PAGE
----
Following a DTLA inter-departmental planning workshop hosted by Councilmember Huizar and LADOT, the Complete Streets advocate introduces a series of motions today to increase, promote and protect pedestrian access, improve traffic flow and improve neighborhood connectivity in Downtown Los Angeles
Councilmember José Huizar launched his “DTLA Forward” initiative today with a series of legislative motions designed to consolidate and coordinate planning in Downtown Los Angeles in order to make traffic flow better, increase public spaces, multi-modal and pedestrian use and safety, and better connect adjoining neighborhoods in one of the fastest growing downtowns in the United States.
The motions, in part, come out of a recent inter-departmental planning workshop sponsored by Huizar. In that discussion Huizar, the Los Angeles Department of Transportation, and a host of other city departments mapped out a plan of action. The workshop was hosted by Gensler, a Pershing Square Renew partner.
“While Downtown Los Angeles residential population has increased nearly five-fold in the last decade and development is booming, DTLA lacks a clear focused plan to address the strain on traffic flow, increased pedestrian and bicycle activity – which we want to encourage – and ways to create more public spaces and better connect its distinct neighborhoods,” said Councilmember Huizar. “Our ‘DTLA Forward’ initiative will be the platform to create a well-thought out plan of action for smart multi-modal transportation growth now and in the future.”
DTLA’s growth is expected to continue with over 80,000 residents expected to call Downtown home in the next five years and $11 billion worth of development currently underway. As a major economic engine for the Southern California area, DTLA is also home to more than 500,000 workers, with an additional 10 million people visiting the Downtown area each year.
Highlights of the four motions being introduced today by Councilmember Huizar include:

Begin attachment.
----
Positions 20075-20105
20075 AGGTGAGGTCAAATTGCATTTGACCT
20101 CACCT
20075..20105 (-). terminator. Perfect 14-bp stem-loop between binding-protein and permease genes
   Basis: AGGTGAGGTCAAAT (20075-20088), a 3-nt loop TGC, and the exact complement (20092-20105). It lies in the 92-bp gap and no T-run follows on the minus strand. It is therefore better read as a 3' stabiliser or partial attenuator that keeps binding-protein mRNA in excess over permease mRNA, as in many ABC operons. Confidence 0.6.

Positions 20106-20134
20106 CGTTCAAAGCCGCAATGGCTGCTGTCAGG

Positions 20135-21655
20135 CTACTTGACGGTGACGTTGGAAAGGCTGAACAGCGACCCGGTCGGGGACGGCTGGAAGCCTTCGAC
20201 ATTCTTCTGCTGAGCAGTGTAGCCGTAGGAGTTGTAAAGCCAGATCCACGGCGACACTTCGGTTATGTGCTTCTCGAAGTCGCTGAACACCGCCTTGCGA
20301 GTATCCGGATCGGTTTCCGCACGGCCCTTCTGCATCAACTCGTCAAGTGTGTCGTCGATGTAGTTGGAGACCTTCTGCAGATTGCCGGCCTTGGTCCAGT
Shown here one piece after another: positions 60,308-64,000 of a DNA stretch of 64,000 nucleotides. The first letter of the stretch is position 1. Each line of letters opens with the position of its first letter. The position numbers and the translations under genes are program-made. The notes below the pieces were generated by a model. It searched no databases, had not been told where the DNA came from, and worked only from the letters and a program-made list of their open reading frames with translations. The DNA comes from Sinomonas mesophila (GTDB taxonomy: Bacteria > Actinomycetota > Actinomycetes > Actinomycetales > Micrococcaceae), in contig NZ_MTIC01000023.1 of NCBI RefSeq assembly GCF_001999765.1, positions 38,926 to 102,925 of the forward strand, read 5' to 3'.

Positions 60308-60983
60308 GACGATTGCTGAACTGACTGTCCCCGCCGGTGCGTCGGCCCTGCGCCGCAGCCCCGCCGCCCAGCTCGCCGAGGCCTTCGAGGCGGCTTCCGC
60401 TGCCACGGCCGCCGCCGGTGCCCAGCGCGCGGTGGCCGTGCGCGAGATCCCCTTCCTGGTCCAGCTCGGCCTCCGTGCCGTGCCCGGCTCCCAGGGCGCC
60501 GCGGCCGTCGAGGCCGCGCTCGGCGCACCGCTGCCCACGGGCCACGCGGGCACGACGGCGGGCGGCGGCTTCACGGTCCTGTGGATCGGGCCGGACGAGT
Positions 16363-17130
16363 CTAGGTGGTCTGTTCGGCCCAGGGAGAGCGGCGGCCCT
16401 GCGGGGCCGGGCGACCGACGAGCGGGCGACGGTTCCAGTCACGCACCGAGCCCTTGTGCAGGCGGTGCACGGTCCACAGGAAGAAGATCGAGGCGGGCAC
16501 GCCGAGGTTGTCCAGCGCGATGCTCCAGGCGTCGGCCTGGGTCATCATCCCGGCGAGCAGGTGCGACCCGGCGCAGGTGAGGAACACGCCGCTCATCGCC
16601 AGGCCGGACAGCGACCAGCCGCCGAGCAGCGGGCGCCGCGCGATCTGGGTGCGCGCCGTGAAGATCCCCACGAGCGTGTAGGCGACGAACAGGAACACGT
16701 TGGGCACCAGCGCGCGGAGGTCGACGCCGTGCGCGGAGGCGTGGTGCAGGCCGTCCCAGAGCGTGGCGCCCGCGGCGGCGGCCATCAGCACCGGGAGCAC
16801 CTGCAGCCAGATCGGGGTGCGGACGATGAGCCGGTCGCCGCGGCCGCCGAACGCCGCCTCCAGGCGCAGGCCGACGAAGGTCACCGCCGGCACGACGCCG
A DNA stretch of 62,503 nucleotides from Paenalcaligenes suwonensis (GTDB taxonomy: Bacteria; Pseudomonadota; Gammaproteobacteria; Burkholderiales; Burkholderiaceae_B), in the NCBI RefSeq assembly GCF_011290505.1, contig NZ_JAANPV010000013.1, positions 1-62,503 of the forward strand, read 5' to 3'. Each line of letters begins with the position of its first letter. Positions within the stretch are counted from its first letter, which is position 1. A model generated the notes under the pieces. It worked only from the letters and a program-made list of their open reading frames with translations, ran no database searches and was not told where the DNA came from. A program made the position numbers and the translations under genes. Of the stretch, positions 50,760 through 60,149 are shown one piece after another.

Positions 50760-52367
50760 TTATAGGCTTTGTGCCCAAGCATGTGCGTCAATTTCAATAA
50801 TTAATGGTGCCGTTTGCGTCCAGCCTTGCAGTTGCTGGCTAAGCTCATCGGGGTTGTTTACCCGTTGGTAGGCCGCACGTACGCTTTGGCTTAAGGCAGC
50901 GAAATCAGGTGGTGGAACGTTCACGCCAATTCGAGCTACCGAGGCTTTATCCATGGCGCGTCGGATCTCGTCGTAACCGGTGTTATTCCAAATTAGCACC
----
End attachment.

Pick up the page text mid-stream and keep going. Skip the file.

Report on DTLA Street Configuration
Huizar’s motion calls for a plan to reevaluate the configuration of streets in Downtown, beginning with Spring and Main Streets, analyzing pedestrian and multi-modal transportation options, to make Downtown a more walkable and safe environment for pedestrians while improving traffic flow and reducing unneeded vehicular congestion, and integrate these solutions into the Mobility Plan for the City of Los Angeles.
Expands Pedestrian Head Start Program
A call to expand the successful pedestrian “Head Start” (Leading Pedestrian Interval) traffic light pilot program instituted as part of Councilmember Huizar’s Broadway Master Streetscape Plan. The program gives pedestrians the green light to walk a few seconds before automobiles get the green light, and have proven to increase pedestrian safety.
Create Formal Green, Walkable Alleyway Program
The Downtown community has shown interest in creating more pedestrian alleys and green alleys in their community. Recently, the South Park Business Improvement District released a report that provided a framework for enhancing South Park’s alley network in an effort to create more economic development, walkability, and public green space within their community.
The City should adopt the “Harlem Alley” as a “pilot” project for a vacated pedestrian alley and identify other appropriate spaces and opportunities for pedestrian alleys and green alleys in Downtown under the existing program.
South Park Tree Guidelines
The South Park neighborhood of Downtown is currently experiencing tremendous growth and development. With this development comes the need for developers to upgrade their streetscapes to comply with current city policies. Often times, conditions are placed upon developers without prior consultation with the Urban Forestry Division.
Huizar’s motion calls for the Bureau of Street Services Urban Forestry Division to work with the Department of City Planning and the South Park Business Improvement District to develop a street tree palette and guidelines for tree removal and replacement in the South Park neighborhood of Downtown Los Angeles.
Besides LADOT’s GM Seleta Reynolds, other participants at the recent workshop included
Board of Public Works Commissioner Matt Szabo; representatives from Mayor Garcetti’s office; the City Attorney’s office; Bureau of Engineering; Bureau of Street Services, Urban Forestry Division; the CAO’ and CLA’s office; Contract Administration; Department of Cultural Affairs; DWP; Planning Department; Recreation and Parks; GSD; Bureau of Sanitation, and L.A. County Metro.